Sunset at the Saraswati Hotel in BorobudurBorobudur town seems to exist solely for the purpose of supporting the tourist trade around the temple – albeit it is a temple that seems to be in most guides list of top 10 ancient temples (e.g. Listverse here, or Neatorama here). There are a few hotels, stalls selling tat or lunches to the tourists and not a lot else. Our hotel is nice enough but a bit bland and a walk around the ‘town’ establishes that there are no restaurants and so we will be eating in the hotel tonight. The meal is about twice as expensive as we’ve been used to – but still cheap by UK standards.

As we are here to see the temple, we want to do it properly – to have a first class experience, if you will. The advice in Lonely Planet and on Wikitravel is to take the sunrise tour. Although it means yet another early start tomorrow, we sign up for it and vow that it will be our last for the foreseeable future. And people say that the First Class way is the easy way!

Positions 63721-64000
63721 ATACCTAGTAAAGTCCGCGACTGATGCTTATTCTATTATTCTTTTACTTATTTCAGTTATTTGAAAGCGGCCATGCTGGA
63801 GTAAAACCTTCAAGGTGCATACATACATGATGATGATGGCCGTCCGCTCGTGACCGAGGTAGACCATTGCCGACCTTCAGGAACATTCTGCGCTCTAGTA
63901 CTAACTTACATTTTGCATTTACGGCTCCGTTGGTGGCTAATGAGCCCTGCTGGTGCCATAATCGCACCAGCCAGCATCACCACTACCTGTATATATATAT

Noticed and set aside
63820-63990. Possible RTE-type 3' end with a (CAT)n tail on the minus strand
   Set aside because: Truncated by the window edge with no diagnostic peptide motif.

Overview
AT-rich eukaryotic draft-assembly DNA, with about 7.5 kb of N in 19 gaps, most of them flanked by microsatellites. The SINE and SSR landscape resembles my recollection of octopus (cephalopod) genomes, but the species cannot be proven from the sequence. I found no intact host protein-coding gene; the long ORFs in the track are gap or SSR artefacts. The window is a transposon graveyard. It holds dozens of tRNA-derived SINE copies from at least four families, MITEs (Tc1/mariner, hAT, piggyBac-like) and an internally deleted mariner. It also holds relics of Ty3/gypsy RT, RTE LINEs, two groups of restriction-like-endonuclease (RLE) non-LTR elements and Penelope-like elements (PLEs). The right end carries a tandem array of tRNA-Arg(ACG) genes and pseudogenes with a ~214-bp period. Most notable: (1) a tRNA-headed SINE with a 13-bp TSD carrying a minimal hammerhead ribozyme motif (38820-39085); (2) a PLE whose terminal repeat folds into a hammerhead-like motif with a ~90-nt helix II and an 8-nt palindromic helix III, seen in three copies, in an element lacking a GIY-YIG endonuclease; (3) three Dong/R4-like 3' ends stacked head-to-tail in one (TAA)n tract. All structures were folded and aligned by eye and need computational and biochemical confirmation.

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One Response to Day 212: A First Class Experience

  1. Gavin says:

    Still reading – keep it up!
    Borobudur reminds me of a Bill Bailey sketch about his travels there – can’t find the sketch but he does mention the place

    http://www.telegraph.co.uk/travel/celebritytravel/8175820/Bill-Baileys-holiday-heaven-and-hell.html

    Gav